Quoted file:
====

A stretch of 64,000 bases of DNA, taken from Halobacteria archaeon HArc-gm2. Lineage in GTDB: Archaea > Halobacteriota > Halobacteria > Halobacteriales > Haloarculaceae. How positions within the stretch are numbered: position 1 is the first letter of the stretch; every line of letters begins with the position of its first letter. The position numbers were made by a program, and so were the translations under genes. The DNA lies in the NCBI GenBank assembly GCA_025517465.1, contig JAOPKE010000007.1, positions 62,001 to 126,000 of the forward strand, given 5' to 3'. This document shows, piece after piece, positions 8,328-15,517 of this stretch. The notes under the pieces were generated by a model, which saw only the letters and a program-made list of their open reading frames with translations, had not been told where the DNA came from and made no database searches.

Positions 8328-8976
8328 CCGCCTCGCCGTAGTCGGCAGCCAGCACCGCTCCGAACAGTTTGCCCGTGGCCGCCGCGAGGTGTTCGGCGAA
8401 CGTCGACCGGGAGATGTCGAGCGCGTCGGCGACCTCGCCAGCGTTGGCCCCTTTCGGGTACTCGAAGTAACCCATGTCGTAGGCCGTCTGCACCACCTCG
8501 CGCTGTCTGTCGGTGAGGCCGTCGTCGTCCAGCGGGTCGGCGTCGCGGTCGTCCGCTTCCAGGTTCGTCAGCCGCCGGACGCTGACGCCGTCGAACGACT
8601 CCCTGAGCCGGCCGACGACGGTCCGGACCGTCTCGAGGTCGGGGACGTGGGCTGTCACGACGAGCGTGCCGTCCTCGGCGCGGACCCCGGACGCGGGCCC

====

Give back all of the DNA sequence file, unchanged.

A stretch of 64,000 bases of DNA, taken from Halobacteria archaeon HArc-gm2. Lineage in GTDB: Archaea > Halobacteriota > Halobacteria > Halobacteriales > Haloarculaceae. How positions within the stretch are numbered: position 1 is the first letter of the stretch; every line of letters begins with the position of its first letter. The position numbers were made by a program, and so were the translations under genes. The DNA lies in the NCBI GenBank assembly GCA_025517465.1, contig JAOPKE010000007.1, positions 62,001 to 126,000 of the forward strand, given 5' to 3'. This document shows, piece after piece, positions 8,328-15,517 of this stretch. The notes under the pieces were generated by a model, which saw only the letters and a program-made list of their open reading frames with translations, had not been told where the DNA came from and made no database searches.

Positions 8328-8976
8328 CCGCCTCGCCGTAGTCGGCAGCCAGCACCGCTCCGAACAGTTTGCCCGTGGCCGCCGCGAGGTGTTCGGCGAA
8401 CGTCGACCGGGAGATGTCGAGCGCGTCGGCGACCTCGCCAGCGTTGGCCCCTTTCGGGTACTCGAAGTAACCCATGTCGTAGGCCGTCTGCACCACCTCG
8501 CGCTGTCTGTCGGTGAGGCCGTCGTCGTCCAGCGGGTCGGCGTCGCGGTCGTCCGCTTCCAGGTTCGTCAGCCGCCGGACGCTGACGCCGTCGAACGACT
8601 CCCTGAGCCGGCCGACGACGGTCCGGACCGTCTCGAGGTCGGGGACGTGGGCTGTCACGACGAGCGTGCCGTCCTCGGCGCGGACCCCGGACGCGGGCCC